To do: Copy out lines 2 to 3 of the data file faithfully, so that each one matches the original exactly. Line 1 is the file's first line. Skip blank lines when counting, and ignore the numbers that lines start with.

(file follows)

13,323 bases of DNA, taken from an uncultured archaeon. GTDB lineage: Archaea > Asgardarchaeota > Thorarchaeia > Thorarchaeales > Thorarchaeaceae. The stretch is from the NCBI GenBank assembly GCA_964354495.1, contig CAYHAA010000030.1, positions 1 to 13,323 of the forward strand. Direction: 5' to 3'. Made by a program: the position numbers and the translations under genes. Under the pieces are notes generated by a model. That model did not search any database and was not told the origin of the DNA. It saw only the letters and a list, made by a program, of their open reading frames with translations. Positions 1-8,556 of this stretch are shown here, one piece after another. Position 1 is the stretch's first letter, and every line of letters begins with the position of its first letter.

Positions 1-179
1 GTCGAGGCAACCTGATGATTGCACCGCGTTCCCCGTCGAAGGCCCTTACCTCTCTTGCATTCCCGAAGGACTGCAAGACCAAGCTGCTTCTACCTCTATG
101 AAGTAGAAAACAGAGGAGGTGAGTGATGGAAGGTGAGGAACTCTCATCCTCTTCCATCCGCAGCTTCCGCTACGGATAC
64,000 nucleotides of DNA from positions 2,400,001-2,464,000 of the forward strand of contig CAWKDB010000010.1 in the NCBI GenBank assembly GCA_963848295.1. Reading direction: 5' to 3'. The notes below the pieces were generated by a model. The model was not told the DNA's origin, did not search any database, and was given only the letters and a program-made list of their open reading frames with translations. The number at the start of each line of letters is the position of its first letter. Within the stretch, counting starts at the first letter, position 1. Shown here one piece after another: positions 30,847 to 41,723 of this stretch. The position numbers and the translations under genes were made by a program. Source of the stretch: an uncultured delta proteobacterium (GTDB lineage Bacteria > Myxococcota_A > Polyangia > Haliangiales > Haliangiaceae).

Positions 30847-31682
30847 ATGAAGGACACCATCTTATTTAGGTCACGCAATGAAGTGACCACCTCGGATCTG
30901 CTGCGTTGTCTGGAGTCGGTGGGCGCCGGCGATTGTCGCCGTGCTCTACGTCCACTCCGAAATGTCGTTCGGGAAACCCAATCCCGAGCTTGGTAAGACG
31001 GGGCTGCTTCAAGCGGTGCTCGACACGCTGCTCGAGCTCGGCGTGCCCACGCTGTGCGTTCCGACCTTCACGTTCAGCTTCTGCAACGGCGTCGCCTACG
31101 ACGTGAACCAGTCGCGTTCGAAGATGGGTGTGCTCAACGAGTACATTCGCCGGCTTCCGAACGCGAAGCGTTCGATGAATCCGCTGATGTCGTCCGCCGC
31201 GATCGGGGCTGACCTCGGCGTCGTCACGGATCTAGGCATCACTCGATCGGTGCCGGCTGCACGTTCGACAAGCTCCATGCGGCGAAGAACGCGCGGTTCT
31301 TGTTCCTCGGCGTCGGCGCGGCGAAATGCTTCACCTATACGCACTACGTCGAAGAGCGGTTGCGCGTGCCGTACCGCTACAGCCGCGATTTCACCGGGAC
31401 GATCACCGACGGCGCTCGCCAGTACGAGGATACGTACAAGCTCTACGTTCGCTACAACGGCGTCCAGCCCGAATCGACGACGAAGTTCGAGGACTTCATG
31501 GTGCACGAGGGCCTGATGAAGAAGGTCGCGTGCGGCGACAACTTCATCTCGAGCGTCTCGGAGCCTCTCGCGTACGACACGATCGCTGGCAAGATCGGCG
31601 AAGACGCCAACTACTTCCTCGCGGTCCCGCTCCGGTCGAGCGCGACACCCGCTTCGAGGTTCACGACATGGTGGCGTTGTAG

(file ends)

Positions 1-179
1 GTCGAGGCAACCTGATGATTGCACCGCGTTCCCCGTCGAAGGCCCTTACCTCTCTTGCATTCCCGAAGGACTGCAAGACCAAGCTGCTTCTACCTCTATG